Portobello is an area of Dublin which has seen great change since it first emerged on the city landscape centuries ago. Beginning life as a small suburb in the 18th century, the area underwent a complete transformation during the Victorian period, transforming and expanding with upwardly-mobile dwellers.
Today, Portobello occupies an area that stretches from South Richmond Street through to Upper Clanbrassil Street. It bumps up against the Grand Canal on one side and boarders South Circular Road at its northern edge. Modern Portobello is home to a picturesque canal-side pavements, markets, bars and shops. As the former residence of a number of notable figures from Dublin’s history, including writer and painter, George William Russell, and Irish sculptor, John Hughes the area is full of interesting anecdotes and cultural achievement. If you have a few hours to spare and want to explore Portbello, read on for our guide to the top four things to see and do.
Enjoy the Great Outdoors
As with much of Dublin, there are plenty of areas for walking in Portobello. The region is connected by both the Liffey and the Grand Canal, the latter of which has a number of bicycle paths and footpaths running alongside it. Whether you want to walk, jog or cycle, this is a great space for just enjoying being outside. In good weather, there are spaces to stop and sunbathe, and in the autumn and winter you can enjoy the bracing fresh air or stop off and have a weather-permitting break on one of the many benches. There are also many bars and pubs in the area perfect for grabbing a quick drink while staying at O’Callaghan’s Stephens Green, one of the top boutique hotels in Dublin city centre.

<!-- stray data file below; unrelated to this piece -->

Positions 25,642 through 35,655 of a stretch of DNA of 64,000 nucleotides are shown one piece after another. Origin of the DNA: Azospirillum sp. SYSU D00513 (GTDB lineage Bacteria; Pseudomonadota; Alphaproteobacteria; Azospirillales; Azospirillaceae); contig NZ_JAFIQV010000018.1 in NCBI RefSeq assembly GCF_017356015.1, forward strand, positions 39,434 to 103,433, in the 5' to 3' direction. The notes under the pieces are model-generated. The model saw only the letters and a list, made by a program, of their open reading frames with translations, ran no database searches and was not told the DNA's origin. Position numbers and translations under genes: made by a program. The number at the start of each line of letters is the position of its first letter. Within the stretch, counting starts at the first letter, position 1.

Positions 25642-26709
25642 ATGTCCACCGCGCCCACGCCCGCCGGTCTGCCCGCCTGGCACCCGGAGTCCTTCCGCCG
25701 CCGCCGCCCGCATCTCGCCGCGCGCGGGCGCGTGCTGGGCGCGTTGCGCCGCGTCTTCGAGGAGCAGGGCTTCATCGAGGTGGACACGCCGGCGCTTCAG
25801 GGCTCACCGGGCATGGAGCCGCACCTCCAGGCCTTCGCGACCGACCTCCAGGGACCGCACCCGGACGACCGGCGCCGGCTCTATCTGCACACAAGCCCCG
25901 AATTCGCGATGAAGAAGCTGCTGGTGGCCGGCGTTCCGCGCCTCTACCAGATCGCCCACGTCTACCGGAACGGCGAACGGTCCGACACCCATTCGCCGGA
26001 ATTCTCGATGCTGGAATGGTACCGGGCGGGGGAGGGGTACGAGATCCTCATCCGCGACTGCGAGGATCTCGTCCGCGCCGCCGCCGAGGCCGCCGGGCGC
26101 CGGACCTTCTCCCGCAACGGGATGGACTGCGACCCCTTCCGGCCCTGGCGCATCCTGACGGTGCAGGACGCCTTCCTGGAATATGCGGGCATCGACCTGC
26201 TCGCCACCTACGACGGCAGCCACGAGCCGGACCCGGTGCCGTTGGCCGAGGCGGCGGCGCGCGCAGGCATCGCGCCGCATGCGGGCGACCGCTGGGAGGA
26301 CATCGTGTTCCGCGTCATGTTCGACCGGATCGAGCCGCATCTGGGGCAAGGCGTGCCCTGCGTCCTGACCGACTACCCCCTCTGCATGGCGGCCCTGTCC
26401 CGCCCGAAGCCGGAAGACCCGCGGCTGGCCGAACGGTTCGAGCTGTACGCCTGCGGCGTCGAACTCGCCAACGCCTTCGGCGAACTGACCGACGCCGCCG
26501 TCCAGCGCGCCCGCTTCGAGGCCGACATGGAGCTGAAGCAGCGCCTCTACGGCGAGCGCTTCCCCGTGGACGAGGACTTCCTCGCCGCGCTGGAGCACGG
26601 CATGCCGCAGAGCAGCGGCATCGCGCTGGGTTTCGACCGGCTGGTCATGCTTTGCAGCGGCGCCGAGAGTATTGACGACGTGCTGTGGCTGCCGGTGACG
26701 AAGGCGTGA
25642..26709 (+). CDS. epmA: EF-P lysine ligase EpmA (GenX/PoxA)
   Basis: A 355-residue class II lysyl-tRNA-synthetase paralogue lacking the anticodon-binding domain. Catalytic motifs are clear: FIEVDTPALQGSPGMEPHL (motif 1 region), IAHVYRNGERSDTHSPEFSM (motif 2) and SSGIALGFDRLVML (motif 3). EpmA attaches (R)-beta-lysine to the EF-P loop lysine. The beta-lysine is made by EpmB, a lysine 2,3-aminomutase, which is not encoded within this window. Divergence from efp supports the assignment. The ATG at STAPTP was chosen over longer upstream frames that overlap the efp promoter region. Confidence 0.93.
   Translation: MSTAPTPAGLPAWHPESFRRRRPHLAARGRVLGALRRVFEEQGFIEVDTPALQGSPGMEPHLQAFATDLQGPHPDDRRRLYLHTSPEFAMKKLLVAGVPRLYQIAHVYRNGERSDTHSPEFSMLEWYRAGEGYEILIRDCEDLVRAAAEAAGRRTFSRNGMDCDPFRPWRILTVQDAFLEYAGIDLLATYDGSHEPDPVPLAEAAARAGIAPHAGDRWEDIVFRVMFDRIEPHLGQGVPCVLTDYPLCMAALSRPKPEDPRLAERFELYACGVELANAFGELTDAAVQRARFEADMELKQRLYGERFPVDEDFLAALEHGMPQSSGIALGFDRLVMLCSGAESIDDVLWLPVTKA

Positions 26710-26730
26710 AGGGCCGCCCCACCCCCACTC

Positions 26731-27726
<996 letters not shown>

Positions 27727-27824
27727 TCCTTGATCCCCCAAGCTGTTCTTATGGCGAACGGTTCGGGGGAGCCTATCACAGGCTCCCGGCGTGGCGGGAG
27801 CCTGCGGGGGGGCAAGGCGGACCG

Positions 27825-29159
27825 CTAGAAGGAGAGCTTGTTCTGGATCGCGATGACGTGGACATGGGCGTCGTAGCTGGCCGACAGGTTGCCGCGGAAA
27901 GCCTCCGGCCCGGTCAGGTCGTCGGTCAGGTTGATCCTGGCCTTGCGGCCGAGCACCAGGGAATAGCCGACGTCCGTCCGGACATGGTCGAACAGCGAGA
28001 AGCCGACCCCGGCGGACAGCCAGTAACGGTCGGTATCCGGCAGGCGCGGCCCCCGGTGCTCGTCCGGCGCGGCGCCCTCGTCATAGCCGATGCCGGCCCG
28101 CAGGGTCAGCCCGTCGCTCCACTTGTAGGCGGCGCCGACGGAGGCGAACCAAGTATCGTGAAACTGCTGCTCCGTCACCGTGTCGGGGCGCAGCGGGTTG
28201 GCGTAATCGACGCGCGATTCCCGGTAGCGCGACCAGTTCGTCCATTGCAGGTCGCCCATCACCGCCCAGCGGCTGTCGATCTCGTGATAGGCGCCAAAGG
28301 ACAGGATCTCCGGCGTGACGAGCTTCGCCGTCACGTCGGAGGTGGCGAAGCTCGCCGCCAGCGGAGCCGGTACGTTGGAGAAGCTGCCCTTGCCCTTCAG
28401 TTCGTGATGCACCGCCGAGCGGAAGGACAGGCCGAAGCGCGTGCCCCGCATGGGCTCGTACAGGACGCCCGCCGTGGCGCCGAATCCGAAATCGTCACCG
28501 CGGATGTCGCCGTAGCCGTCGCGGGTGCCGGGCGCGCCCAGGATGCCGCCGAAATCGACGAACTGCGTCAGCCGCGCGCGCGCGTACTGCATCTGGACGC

Take in the Local Culture
Portobello once earned the nickname ‘Little Jerusalem’ due to the influx of Jewish immigration. Portobello still celebrates its cultural history with the Irish Jewish Museum, which is situated within an abandoned synagogue on Walworth Road. Filled with artefacts and memorabilia which piece together the story of Ireland’s Jewish communities, the museum is entirely funded and maintained by donations, but entry is free, making it a great place to pop in and learn more about the area while strolling through. Special events are also held throughout the year.
Relax in a Nearby Café
Portobello is filled with delightful cafes for picking up a tea, coffee or perhaps a quick brunch while seeing the sights. Sister Sadie has some very popular brunch options year-round, while Nelly’s patrons benefit from a cosy atmosphere. Finally, there’s the Cake Café with plenty of cakes and pastries to choose from, or Grove Road Café for unbeatable views.
Indulge in the Nightlife
The Bernard Shaw is a major pub attraction with an exterior covered in some amazing Dublin street art. The space may look deceptively small from the exterior, but it’s surprisingly roomy. The pub has a large peer garden, and there’s plenty of live music to keep you entertained.